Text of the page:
SAN ANTONIO— Losing a player whose name can be found on almost every page of Missouri’s record book means the Tigers would have to surprise just about everyone in 2009 to earn an elusive berth in a BCS bowl game and improve on past successes.
But unlike past exits by senior classes, almost no one is wondering if the Tigers can keep their heads above water.
Instead of asking whether they can win at least half their games with a new leader taking snaps, most are left searching for a team that could deny the Missouri Tigers an unprecedented Big 12 North three-peat.
“We’ve gotten this program to a point where it’s reloading, it’s not rebuilding,” said quarterback Chase Daniel, who struggled in the Tigers' 30-23 Alamo Bowl win over Northwestern Monday before tossing the game-winning touchdown in overtime. “Take me out, plug Blaine in. Take so-and-so out, and plug them in.”
Remarkable considering the state of the program before Daniel took the reins. He and his senior class will leave with 37 wins, and an average of 11 wins in their final two seasons.
Daniel believed Pinkel could make good on his promise to turn Missouri into a championship contender after a season in which the Tigers won just five games, and Pinkel believed that quarterback from outside of Dallas could take them there, even when most disagreed with both.
And after four years, it’s clear just how intertwined the two have become.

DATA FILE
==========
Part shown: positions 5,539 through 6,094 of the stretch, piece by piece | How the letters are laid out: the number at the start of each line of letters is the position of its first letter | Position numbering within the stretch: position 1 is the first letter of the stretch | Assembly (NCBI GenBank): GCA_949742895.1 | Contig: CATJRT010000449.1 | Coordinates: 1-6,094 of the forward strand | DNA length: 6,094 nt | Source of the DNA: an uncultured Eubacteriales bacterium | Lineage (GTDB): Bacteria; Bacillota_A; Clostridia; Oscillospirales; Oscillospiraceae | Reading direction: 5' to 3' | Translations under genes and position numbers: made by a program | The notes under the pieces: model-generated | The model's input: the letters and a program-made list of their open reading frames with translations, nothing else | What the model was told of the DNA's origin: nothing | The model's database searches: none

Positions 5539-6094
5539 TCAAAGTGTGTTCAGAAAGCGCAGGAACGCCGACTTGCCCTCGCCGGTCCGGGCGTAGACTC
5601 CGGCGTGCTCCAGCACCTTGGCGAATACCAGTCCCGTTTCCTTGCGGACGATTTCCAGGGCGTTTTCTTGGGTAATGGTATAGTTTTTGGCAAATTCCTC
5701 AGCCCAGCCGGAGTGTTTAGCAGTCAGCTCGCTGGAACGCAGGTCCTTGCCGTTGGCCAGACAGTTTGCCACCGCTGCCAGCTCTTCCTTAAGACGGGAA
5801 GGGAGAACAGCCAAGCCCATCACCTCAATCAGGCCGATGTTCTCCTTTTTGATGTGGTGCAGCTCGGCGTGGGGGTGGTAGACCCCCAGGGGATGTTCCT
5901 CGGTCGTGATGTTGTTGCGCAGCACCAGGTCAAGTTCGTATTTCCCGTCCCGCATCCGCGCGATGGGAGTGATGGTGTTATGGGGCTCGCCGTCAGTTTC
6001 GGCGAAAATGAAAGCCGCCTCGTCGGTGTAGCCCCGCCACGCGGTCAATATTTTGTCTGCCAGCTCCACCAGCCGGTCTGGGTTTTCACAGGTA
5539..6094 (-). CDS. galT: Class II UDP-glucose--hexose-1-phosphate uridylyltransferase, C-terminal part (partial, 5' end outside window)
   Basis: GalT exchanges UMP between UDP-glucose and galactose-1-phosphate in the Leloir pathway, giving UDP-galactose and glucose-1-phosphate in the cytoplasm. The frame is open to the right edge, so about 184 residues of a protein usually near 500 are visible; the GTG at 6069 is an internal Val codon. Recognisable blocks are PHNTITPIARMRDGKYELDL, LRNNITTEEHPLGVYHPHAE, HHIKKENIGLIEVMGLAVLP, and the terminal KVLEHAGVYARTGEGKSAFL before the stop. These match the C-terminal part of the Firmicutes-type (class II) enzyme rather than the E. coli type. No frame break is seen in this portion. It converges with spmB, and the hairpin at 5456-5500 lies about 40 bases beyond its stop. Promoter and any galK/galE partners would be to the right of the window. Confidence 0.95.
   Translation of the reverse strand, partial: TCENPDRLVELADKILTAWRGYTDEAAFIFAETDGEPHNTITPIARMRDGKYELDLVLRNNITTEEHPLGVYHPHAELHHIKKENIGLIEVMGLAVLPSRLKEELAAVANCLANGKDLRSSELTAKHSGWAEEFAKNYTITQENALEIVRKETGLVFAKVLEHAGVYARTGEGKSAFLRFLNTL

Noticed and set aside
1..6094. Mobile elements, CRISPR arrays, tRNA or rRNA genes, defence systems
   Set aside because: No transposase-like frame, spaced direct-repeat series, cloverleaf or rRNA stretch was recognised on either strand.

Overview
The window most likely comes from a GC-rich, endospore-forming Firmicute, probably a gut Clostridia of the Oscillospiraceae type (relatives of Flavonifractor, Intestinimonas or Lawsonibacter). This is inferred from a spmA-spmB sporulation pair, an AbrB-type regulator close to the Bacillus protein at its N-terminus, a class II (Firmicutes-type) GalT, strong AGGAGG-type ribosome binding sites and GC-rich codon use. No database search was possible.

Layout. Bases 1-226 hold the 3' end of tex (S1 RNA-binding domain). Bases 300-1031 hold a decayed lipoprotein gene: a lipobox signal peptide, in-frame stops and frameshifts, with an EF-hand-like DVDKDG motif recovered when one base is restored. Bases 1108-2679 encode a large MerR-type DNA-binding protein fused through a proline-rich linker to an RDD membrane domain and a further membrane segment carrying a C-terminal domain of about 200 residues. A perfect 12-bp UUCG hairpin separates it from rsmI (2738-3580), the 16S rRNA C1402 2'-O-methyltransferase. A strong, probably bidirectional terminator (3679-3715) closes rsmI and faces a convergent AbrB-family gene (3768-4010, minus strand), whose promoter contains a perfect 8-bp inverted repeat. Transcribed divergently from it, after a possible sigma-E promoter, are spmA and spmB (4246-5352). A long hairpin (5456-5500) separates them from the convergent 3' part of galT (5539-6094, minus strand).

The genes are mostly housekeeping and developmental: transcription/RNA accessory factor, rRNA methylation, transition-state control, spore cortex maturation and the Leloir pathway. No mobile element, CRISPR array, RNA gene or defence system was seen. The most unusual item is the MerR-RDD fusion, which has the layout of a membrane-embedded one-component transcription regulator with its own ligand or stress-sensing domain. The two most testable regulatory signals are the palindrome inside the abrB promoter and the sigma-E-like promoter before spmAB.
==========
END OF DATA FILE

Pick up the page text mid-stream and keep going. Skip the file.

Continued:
While making their way into the tunnel after the first half Monday night, Pinkel accosted a fan who was heckling Daniel for a less-than-stellar first half, a rare emotional outburst for an ordinarily stoic individual.
“You get close to these guys,” Pinkel said. “I know they’ve got my back, and I’ve got theirs.”
That won’t change anytime soon. Daniel and Pinkel were adamant that Monday’s win was anything but the end of an era.
“Brad Smith, he had an era here. He was part of something special,” Pinkel said. “I don’t think as much the team is like that, but certainly the quarterbacks, if they’re successful, that’s part of the deal. That’s the great thing about college football that I always liked, and I’m real excited for the future.”
And no matter how hollow the Tigers’ desire to win 10 games may have sounded, most of the seniors don’t agree that in the new age of 14-game seasons, 10-win seasons are any less extraordinary.
“Coach Pinkel’s been preaching to us since we lost the Big 12 Championship game,” Daniel said. “Do you want to be special? Do you want this season to be special? Do you want to be known as one of the elite teams in the nation? Because if you do, you’re going to win 10 games.”
And although perhaps his most memorable senior class has taken their final bow, Pinkel remained optimistic for his team’s future.
“The good news is, that just sets the bar higher for the next group, which is awesome,” Pinkel said. “I can’t really put into words what they’ve done and what they’ve accomplished.”